Castle Moats – Well it’s a lot of hard work to build a Castle moat, let’s be honest, useless it was a naturally formed moat!
A medieval castle moat was a defensive structure that surrounded a castle’s walls. It was built as a vital part of a castle’s defenses against an attacking force.
The moat was essentially a deep and wide ditch that ran all along the peripheral wall of the castle.
It was either filled with water or set up with sharp wooden stakes.
Consequently, any army marching upon a castle first had to contend with this formidable type of defense before gaining access to castle walls.
As the enemy attempted to swim through the water or ride through the wooden stakes, the defenders on the castle walls would rain down missiles and pick off many of them before they could reach castle walls.
The primary purpose of a medieval castle moat was to defend the castle from any attackers.
The moat served this purpose excellently by nullifying many conventional modes of attacking a castle.
By putting a huge ditch between the castle and the enemy, the moat first stopped the direct assault of an enemy.
As the enemy attempted to cross the moat, the castle defenders could take advantage of their superior position and rain down arrows and other missiles.
Since the moat was typically accompanied by a drawbridge, the only way for an attacker to gain access was to scale the walls, and a moat made it very hard for the enemy to do so by using conventional means such as scaling ladders.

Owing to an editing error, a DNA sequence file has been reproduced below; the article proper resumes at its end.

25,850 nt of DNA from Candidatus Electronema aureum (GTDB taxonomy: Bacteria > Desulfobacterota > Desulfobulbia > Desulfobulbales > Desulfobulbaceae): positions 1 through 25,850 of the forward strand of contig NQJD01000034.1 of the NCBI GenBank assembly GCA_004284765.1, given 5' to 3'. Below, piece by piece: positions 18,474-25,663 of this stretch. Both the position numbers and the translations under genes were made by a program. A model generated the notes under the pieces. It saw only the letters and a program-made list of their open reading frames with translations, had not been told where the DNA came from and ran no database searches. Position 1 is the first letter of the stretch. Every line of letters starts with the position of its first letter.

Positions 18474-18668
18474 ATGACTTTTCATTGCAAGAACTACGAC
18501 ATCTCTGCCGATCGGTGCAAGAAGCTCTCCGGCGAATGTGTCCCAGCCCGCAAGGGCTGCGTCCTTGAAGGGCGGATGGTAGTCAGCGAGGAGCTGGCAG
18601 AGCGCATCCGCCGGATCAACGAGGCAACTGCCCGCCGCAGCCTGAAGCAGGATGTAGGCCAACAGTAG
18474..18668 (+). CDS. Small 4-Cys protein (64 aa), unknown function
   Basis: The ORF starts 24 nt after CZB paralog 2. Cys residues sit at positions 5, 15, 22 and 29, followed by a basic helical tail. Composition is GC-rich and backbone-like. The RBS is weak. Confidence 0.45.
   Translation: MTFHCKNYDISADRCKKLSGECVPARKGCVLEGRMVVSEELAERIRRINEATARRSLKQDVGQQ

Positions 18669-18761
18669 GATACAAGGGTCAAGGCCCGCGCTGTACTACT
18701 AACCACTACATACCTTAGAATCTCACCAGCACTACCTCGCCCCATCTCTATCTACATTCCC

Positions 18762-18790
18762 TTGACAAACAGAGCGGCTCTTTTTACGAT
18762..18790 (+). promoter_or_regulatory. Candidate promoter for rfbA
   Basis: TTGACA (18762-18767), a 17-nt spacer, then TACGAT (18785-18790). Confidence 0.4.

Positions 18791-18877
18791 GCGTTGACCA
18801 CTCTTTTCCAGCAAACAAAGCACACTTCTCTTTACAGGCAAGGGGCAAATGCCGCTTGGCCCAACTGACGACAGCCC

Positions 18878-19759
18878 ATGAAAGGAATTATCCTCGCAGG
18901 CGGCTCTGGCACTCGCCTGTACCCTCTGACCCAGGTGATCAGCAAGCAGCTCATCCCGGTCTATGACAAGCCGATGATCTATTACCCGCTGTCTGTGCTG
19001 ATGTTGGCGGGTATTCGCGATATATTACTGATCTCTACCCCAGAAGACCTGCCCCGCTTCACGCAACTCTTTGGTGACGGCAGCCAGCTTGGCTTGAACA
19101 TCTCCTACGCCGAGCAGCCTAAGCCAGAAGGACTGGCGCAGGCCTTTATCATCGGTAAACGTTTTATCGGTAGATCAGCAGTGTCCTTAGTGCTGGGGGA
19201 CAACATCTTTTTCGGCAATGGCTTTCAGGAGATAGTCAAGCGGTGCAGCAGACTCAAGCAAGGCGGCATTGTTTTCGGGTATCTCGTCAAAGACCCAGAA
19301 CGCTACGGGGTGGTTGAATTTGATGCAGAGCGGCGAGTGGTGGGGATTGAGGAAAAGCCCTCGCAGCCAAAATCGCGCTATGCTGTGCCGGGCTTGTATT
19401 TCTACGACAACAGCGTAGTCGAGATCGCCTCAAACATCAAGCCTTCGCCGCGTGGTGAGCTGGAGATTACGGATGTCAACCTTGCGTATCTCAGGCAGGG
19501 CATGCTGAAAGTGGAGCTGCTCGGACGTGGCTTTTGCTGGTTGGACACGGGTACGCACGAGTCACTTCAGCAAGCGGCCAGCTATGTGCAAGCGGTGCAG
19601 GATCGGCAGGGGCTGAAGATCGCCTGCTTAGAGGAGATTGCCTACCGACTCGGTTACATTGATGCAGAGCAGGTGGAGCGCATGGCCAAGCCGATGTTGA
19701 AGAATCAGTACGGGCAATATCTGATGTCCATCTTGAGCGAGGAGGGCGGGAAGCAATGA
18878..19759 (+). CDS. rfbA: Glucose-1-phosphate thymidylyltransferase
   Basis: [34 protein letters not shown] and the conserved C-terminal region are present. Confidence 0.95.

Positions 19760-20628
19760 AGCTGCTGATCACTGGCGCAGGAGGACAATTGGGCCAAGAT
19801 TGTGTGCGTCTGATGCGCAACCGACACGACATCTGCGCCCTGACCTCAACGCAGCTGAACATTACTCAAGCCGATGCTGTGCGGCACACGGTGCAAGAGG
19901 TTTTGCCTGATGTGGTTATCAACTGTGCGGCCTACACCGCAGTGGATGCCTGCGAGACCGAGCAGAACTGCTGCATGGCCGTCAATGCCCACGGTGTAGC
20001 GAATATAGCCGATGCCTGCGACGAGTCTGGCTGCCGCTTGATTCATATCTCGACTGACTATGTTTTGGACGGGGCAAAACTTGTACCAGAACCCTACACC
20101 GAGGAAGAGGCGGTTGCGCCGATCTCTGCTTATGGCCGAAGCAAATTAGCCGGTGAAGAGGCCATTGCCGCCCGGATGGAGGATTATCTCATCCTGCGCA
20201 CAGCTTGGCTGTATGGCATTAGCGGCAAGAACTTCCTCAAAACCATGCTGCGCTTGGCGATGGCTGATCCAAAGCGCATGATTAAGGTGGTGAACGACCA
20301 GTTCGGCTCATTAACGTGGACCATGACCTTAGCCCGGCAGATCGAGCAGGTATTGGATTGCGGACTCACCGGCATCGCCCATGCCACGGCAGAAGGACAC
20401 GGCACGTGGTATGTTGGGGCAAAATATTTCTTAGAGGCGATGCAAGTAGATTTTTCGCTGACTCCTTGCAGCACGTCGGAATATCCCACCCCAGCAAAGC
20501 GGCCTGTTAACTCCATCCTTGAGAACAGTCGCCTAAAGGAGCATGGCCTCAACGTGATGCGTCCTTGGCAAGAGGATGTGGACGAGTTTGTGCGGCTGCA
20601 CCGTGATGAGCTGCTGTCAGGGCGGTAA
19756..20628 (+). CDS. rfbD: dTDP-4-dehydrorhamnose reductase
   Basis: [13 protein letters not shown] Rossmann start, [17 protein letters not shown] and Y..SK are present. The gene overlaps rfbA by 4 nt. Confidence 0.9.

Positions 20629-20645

The use of moats can be dated back to ancient civilizations in Egypt and elsewhere.
In the medieval period, however, the use of moats as defensive structures for castles was ‘popularized by the Normans’.
Normans were descendants of Vikings who settled in Normandy in north France in the 9th and 10th centuries.
They then invaded England in 1066 and went on to cement their control on this new territory by building motte-and-bailey castles.
It was in the construction of these castles that the Normans frequently used moat-like ditches to protect the boundaries of their castles.
By the 12th century, these rudimentary moats had evolved into proper moats which were used to protect medieval castles.
The use of such moats became particularly common during the reign of Plantagenet monarchs in England.
A medieval castle moat was constructed by digging a huge ditch around a castle.
The ditch was deep and wide enough to make it impossible for an attacking enemy to cross it without barges or having to swim across the water.
As a result, the castle was preferably situated near a water body which could be used to fill up the moat whenever needed.
A small dam was also typically built to manipulate water from the main body to the moat.
In some cases, the moat wasn’t filled with water and was rather set up with wooden stakes.
This was equally effective a defense since it made it impossible for the approaching enemy to directly cross the moat and scale castle walls.